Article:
A. I do not see how Srila Prabhupada could be anything less than the central figure of his institution in terms of any acarya. In another sense, of course, its central figure is Krishna/Mahaprabhu. In the sense that Srila Prabhupada is a follower of Krishna, his mission must include after his departure a successor(s), as Krishna calls for a parampara (lit. one after another) system of disciplic succession.

Ideally such successors should be as qualified as the institution’s founder. However, should they be less qualified, this does not preclude their being successors in the full sense of the term. That is, even if they are less qualified, as long as they meet the minimum standard of qualification they should be fully honored in terms of the service they have accepted.

Any shortcoming on their part will be made up for by Mahaprabhu himself—the samasti (macrocosmic) guru whom they represent as vyasti (microcosmic) manifestations of the principle of guru—as well as by a more qualified siksa guru to whom they should be open and reverent while carrying on in their service. Such a siksa guru should encourage them in their service of preserving the mission of Srila Prabhupada while helping indirectly to energize his mission. Certainly Srila B. R. Sridhara Maharaja’s example stands out in this regard.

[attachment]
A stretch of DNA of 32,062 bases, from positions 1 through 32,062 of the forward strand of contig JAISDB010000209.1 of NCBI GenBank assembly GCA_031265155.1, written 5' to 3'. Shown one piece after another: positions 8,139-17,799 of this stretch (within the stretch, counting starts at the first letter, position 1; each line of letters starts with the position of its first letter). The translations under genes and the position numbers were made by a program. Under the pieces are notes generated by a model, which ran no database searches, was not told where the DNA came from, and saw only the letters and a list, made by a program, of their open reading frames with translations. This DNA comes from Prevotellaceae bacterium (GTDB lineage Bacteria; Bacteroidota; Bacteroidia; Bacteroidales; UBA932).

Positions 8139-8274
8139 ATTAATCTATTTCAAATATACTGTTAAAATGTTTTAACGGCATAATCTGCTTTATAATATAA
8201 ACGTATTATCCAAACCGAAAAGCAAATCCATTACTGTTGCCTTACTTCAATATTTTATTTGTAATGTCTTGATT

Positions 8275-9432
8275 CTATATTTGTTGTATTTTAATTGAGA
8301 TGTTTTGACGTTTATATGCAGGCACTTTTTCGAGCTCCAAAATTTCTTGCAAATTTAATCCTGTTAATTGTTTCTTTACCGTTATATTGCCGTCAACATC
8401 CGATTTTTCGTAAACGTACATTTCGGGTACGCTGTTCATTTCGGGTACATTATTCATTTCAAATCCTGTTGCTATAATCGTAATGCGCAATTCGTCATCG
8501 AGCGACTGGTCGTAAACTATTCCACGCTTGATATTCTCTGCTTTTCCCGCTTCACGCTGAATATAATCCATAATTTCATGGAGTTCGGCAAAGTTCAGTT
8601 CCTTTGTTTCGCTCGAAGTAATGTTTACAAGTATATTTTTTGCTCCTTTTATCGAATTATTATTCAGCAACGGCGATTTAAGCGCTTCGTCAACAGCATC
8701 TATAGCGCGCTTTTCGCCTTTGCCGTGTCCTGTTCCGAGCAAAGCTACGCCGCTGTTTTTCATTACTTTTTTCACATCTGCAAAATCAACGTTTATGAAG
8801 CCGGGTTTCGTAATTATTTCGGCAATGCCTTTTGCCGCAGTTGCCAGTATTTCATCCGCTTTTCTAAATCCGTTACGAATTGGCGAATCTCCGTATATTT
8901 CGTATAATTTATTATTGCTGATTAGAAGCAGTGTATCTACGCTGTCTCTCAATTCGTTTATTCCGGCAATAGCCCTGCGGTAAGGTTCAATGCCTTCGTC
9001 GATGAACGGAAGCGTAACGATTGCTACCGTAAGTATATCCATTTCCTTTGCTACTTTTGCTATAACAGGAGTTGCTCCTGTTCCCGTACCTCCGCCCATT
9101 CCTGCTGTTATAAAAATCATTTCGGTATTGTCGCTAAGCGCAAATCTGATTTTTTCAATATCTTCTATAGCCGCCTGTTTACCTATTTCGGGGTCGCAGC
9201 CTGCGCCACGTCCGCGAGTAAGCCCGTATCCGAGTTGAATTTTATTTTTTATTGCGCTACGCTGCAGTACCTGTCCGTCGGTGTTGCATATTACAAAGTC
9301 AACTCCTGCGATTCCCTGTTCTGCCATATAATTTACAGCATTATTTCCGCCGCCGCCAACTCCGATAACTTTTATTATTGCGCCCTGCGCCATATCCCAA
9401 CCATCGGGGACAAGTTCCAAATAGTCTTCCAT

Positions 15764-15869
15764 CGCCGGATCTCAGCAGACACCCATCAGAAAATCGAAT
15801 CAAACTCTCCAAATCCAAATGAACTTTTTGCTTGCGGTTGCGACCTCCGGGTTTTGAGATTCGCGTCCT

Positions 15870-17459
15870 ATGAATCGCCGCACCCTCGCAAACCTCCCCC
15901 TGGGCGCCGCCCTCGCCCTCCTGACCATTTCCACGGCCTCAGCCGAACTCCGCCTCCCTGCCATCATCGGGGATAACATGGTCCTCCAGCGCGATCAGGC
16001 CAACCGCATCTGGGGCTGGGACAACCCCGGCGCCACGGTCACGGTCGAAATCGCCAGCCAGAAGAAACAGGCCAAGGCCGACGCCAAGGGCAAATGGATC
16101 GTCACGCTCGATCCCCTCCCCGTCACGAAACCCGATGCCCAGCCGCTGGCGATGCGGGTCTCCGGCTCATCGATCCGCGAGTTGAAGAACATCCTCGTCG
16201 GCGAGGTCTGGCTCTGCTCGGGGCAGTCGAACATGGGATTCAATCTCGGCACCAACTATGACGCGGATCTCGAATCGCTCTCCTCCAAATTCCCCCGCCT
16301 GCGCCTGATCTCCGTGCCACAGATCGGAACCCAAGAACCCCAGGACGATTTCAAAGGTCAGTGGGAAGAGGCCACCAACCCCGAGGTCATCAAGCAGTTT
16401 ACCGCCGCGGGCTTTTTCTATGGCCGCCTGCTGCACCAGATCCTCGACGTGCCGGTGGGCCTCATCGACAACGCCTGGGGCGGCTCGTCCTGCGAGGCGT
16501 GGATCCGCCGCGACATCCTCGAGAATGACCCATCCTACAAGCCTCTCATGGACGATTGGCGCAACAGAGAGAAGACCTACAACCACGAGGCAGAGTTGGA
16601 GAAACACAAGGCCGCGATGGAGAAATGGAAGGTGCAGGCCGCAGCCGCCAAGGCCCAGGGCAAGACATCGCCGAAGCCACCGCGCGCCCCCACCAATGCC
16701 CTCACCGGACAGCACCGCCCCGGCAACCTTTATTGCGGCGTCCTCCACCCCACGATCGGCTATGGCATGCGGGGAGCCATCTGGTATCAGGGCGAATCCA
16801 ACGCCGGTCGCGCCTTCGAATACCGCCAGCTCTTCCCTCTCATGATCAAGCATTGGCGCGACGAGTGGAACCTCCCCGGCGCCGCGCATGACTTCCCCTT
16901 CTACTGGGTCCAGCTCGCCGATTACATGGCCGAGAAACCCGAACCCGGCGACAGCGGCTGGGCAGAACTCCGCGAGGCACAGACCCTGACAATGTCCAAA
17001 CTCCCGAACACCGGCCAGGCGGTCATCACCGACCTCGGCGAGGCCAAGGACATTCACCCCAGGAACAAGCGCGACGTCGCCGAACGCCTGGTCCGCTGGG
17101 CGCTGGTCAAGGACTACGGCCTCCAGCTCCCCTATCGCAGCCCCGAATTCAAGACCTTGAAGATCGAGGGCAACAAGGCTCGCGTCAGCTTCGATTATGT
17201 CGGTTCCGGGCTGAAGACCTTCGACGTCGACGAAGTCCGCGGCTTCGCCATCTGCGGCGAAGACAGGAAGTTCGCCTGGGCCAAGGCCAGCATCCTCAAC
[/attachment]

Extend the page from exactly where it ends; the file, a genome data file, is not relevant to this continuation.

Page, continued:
I think it is important to remember that Mahaprabhu himself is the founder of our sampradaya and its samasti guru. While prominent acaryas may form institutions and render empowered service, they remain the founders of their institutions and do not replace Mahaprabhu as the samasti guru. While Ramanuja and Madhva may be seen as the samasti gurus of their sampradayas by their followers, without commenting on the correctness of this, it should be clear that in our sampradaya this position is held by Sri Caitanya Mahaprabhu, who is none other than svayam bhagavan Sri Krishnacandra himself.

It is also important to note that “pleasing Srila Prabhupada” involves embracing the teachings of Mahaprabhu as much or more than it does doing things that were personally pleasing to Srila Prabhupada. Indeed, the latter is almost meaningless without the former, and the latter is also subject to time and circumstance considerations. While Srila Prabhupada formed the most influential Gaudiya Vaisnava institution and would no doubt like to see his followers preserve it, this should not be done at the cost of embracing the teachings of Mahaprabhu for which the institution was formed.

I think your idea borders on seeing Srila Prabhupada as the samasti guru of his institution and perhaps that of the entire sampradaya. While I may have read this into your question, it should be clear from the above that I do not agree that Srila Prabhupada should be seen as the samasti guru of either his institution or the Gaudiya sampradaya. In his own words he is the “Founder-Acarya of ISKCON,” no small position of service.